Scenario #2: you need to cross a body of water and need to take your gear with you. If you have plastic zipper bags (and you should), fill them with air and place them inside your backpack to use as a flotation device. As a side note, everything that’s not water-resistant should be placed in Zipper bags: tinder, clothes, electronics, knives and so on.
Living without power, cars, electronics or running water may seem like a nightmare scenario but to pioneers it was just the way life was. Having the skills to survive without modern conveniences is not only smart in case SHTF, it’s also great for the environment. Keep in mind that the key to a successful homestead does not only lie on being able to grow your own food but on other skills as well. Learning these skills will take time, patience and perseverance, and not all of these skills are applicable to certain situations. Hopefully, though, you managed to pick up some great ideas that will inspire you and get you started! Just like our forefathers used to do, The Lost Ways Book teaches you how you can survive in the worst-case scenario with the minimum resources available.It comes as a step-by-step guide accompanied by pictures and teaches you how to use basic ingredients to make super-food for your loved ones.
#4. You can use the railroad tracks to bug out
Not many people think about this, which is why not many will be using them when SHTF. The train tracks may, take you directly to your bug out retreat and you don’t have to worry about getting lost.
#5. You might have to continue with a partial survival team
If the initial disaster kills one of your family members (maybe even your pets), will you have the strength to continue your journey? Reading so many preparedness articles that tell us how to make it, our brains reach the conclusion that nothing bad will ever happen so long as we do what they say.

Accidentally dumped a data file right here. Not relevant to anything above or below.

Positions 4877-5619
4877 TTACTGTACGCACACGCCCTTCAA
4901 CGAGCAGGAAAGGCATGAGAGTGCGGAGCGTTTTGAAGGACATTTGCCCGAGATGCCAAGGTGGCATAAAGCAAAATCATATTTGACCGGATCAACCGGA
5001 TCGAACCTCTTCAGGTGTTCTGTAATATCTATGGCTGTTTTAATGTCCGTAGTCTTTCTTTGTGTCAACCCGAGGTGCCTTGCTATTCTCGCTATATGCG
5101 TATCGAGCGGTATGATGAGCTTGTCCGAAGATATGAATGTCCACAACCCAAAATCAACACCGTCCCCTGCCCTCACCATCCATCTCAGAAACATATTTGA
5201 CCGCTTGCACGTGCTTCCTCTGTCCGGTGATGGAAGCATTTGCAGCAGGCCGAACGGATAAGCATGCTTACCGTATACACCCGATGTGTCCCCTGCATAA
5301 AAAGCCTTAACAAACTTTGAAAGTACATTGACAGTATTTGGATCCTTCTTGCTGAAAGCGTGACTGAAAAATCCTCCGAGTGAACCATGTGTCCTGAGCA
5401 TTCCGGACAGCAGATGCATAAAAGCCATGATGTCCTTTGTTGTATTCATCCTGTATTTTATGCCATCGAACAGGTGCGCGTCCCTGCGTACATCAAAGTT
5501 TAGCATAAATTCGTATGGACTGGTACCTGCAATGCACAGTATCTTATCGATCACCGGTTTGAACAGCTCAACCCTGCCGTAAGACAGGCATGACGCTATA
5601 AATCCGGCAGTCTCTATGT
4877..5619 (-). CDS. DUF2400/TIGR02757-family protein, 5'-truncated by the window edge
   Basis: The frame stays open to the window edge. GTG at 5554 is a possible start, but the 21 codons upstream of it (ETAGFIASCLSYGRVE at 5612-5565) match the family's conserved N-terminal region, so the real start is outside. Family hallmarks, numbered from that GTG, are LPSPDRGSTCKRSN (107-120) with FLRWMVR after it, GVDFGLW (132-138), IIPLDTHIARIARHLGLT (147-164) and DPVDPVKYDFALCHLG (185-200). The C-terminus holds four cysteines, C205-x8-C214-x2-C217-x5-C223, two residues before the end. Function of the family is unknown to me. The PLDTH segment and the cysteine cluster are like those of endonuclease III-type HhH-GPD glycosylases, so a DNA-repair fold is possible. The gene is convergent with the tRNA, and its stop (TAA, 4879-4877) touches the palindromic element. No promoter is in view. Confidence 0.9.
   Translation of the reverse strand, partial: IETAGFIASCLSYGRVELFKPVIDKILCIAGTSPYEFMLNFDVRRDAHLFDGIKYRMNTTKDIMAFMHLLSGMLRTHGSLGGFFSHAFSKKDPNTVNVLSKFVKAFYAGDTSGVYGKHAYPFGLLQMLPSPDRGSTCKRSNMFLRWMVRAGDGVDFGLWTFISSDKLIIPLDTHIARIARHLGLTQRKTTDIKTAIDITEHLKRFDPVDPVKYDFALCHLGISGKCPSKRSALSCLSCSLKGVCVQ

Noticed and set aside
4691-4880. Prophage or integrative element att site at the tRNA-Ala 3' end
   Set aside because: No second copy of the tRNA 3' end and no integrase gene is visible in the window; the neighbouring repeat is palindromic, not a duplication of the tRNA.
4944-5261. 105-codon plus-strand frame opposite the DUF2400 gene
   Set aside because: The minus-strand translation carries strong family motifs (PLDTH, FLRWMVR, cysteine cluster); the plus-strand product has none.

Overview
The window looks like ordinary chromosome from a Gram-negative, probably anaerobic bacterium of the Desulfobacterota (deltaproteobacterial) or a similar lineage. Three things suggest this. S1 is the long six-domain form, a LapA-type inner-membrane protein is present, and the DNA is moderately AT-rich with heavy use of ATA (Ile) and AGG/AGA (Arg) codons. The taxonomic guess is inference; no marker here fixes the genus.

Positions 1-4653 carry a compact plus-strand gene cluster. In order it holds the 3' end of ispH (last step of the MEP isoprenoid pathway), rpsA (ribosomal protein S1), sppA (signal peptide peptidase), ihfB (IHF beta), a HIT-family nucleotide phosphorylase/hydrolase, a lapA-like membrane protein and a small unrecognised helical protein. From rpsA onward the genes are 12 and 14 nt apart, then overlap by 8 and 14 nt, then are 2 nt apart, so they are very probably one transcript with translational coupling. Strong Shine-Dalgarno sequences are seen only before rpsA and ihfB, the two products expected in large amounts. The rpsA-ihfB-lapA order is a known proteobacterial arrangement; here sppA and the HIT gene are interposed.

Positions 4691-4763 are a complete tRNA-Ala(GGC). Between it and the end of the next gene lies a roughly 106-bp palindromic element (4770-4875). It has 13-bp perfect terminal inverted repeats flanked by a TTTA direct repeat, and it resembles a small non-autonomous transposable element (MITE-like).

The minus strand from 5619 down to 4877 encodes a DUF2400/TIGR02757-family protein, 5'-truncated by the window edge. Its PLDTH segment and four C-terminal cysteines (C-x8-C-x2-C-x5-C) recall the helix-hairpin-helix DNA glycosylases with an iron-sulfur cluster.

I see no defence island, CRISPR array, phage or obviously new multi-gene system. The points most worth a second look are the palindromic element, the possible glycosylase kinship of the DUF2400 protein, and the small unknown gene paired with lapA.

Wrong. Even if you’re the best prepper in your town, you’re still no match for nature’s wrath… and don’t even get me started on what the evil mind of man can do to you. Mental preparation should not be ignored, and if you’re not regularly putting yourself in uncomfortable situations (some call this getting out of your comfort zone), you should definitely think about it.
#6. You might get captured
If you think that in a post-collapse environment you can go wherever you want willy-nilly, you’re very much mistaking. Plenty of eyes will be on you, starting with nosy neighbors, relatives who want to know where you are, law enforcement officers who might detain you in camps like they did during Katrina, and even gangs of looters who might be targeting preppers.
Remember that survival and preparedness have become huge topics lately, which means everyone knows about them. Why they don’t people like us, I’ll never understand… but what I do understand is that we could get captured while trying to escape.
Now, I’m not trying to say that we might share the fate of those captured by ISIS, but this doesn’t mean they’ll help us with blankets and cocoa, either.
Truth be told, I could make this article 10 times bigger talking about bug out scenarios and all the things that can go wrong. At the very least, I hope I’ve given you a few things to think about, things that you can start putting into practice today.
By Dan F. Sullivan, Survival Sullivan